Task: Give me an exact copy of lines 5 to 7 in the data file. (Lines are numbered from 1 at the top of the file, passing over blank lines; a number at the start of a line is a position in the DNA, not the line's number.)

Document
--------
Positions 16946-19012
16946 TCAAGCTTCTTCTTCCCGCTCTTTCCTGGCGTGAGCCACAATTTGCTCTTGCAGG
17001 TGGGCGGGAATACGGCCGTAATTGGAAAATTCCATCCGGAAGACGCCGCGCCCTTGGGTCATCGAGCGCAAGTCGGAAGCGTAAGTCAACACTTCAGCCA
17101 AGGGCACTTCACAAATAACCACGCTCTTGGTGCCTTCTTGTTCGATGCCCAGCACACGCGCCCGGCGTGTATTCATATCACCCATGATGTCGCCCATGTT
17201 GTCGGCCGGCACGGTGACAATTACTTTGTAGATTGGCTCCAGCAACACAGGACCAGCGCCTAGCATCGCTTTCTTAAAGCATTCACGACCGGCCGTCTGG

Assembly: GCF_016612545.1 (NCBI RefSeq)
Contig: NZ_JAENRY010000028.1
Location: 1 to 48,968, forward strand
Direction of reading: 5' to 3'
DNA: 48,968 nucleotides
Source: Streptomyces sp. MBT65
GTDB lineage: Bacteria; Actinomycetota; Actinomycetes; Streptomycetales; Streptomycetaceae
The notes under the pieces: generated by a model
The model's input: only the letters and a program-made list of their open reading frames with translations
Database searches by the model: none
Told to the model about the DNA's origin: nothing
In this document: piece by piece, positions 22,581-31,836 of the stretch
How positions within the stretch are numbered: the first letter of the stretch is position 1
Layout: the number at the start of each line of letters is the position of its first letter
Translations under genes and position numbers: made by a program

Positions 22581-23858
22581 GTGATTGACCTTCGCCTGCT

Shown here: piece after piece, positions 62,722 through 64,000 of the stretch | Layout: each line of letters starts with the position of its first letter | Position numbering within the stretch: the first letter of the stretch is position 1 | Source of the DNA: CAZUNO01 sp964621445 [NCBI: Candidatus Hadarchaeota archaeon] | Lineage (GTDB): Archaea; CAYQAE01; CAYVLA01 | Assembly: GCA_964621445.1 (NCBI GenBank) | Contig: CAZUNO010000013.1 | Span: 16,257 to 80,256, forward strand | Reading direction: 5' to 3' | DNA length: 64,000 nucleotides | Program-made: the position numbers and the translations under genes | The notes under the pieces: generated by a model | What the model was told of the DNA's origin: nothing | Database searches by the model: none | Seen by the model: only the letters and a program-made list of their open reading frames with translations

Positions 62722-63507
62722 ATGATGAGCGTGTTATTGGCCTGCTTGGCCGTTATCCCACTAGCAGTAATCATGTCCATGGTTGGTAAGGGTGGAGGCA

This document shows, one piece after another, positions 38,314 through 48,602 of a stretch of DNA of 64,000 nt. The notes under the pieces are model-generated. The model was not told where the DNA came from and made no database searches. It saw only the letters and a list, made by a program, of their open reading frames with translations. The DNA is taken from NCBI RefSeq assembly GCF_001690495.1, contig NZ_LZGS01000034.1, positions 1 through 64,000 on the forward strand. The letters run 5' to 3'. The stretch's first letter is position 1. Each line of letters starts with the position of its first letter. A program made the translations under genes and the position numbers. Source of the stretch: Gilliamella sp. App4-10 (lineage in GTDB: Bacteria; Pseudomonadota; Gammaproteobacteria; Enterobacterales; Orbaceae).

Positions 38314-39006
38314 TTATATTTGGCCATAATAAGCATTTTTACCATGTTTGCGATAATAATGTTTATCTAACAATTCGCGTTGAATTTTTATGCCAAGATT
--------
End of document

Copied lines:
17201 GTCGGCCGGCACGGTGACAATTACTTTGTAGATTGGCTCCAGCAACACAGGACCAGCGCCTAGCATCGCTTTCTTAAAGCATTCACGACCGGCCGTCTGG

Assembly: GCF_016612545.1 (NCBI RefSeq)
Contig: NZ_JAENRY010000028.1